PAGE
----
And that is just one of the problems with the film. There is really no reason to have the nanny in the movie at all, if her only part is to attempt to seduce Lincoln and keep the kid occupied so Mommy can get to getting possessed. Kelly is nicely set up as cannon fodder, but when what happens to her happens to her, you really don’t care. It’s just cool to watch.
In addition, while Cockle and Stewart were great with their own roles, there was no synergy between them. I just could not buy them as a loving couple. It’s through no fault of their own, or their ability as actors, but there was no chemistry between them. Sometimes, no matter how talented the actors are, you can’t force chemistry.
On the other hand, it was easy to buy Sarah’s hatred for Lincoln. The two made a better bitter couple than loving one, because the love was just not there. And, since I couldn’t buy them as a couple, Stewart’s performance as an angry, scorned woman was spot on.
The story is weak, but writer/director Robert Pratten still manages to make the movie more than watchable. Voodoo has some great scenes and keeps you interested throughout. The acting makes a mediocre story entertaining, and, while there are some plot points that seem to go nowhere, there aren’t enough to make the movie a bad one. And because he pulls off a decent movie with what he had (which, ironically enough, was limited by his own writing), Pratten shows he has a definite future. While he didn’t explode through the gates with Voodoo, he certainly didn’t meander through them, either.
Video and Audio:
Presented in anamorphic widescreen, Voodoo looks good. There are some minor instances of artifacts, but overall, this is a solid presentation.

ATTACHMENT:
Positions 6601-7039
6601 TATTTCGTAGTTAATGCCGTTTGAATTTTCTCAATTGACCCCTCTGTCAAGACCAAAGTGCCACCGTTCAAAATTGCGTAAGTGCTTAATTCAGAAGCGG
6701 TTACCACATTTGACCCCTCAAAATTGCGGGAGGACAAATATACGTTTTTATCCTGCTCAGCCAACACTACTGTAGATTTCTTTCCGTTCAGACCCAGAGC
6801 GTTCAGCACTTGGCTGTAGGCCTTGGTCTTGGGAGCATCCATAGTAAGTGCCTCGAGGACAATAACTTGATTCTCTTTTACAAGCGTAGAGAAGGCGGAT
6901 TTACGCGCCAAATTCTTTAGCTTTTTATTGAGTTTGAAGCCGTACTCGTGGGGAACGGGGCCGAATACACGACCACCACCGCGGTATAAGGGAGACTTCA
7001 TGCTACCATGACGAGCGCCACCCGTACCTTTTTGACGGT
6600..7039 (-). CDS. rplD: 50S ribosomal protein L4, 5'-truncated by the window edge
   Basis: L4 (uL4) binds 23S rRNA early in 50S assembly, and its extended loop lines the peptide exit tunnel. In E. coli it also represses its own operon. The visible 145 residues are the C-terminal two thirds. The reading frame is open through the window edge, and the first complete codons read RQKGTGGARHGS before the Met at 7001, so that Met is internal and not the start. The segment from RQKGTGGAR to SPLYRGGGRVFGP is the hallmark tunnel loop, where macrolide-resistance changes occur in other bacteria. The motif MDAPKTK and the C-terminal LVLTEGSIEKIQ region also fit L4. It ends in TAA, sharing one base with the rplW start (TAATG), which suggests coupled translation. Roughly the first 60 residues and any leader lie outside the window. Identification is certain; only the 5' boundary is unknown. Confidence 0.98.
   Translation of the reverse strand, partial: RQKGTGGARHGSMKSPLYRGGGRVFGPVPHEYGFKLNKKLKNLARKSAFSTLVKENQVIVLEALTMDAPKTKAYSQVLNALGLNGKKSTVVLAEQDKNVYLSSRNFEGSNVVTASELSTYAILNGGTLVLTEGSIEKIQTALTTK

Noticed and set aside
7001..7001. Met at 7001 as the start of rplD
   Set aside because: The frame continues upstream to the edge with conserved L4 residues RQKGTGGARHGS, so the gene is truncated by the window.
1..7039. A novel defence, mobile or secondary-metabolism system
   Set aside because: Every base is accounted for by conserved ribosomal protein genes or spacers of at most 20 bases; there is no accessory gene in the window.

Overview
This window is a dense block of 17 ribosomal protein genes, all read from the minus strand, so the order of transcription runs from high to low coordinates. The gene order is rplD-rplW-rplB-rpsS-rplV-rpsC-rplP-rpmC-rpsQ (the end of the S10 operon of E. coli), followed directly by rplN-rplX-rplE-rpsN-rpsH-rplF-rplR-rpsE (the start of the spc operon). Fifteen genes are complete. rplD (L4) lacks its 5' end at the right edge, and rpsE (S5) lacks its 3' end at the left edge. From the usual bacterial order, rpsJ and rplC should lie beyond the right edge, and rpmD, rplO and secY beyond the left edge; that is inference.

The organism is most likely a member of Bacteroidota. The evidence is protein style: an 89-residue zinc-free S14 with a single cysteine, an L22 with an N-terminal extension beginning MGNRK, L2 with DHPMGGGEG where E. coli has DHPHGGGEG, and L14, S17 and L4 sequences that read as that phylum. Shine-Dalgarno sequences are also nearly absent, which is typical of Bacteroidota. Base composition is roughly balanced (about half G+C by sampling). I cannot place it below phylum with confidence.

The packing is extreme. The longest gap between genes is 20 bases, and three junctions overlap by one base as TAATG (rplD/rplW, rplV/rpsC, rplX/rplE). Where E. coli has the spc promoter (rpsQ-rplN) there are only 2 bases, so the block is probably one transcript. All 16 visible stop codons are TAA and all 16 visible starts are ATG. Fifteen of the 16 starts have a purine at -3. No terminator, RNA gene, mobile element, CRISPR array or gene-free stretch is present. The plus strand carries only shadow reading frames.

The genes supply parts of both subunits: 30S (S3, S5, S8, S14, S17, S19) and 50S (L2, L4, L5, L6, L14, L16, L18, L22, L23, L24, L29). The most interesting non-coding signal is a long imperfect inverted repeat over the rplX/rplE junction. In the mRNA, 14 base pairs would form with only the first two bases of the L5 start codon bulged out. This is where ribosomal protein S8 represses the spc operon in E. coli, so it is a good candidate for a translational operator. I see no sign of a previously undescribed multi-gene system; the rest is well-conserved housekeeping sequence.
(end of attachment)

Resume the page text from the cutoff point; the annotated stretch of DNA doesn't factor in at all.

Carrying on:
The Dolby Digital 5.1 is a pretty good mix, considering this not a major studio release. The rears are somewhat underused, but it sounds better than most lower-budgeted DVDs out there.
Dolby stereo is also offered.
For special features, Voodoo offers 10 deleted scenes, a making-of documentary, an interview with a voodoo priest and a director’s commentary.
Of the features, the voodoo priest interview is the most interesting, running about 20 minutes and offering a brief history of voodoo and its rituals.
The making-of documentary is just that, a making-of. Running about an hour, it covers quite a few scenes, and how they were shot. It’s refreshing to see an actual making-of doc that doesn’t contain 95% ass-kissing and 5% making-of.
The commentary is worth a listen if you are really into the film. Normally, I’m not a fan of single-person commentaries, but Pratten does a fine job of keeping the track interesting, something not often seen in solo commentaries.
|– A solid first effort, with an impressive cast and entertaining moments.
|– A few specks, but a good-looking movie.
|– A good mix for a low-budget movie.
|– Between the voodoo priest interview and the making-of doc, this disc has better-than-average special features.
|– A well-rounded disc.
Voodoo is a good rental for those who enjoy tales of voodoo and possession (which are in short supply). Some enjoyable scenes — such as what happens to Kelly — are worth the rental fee alone.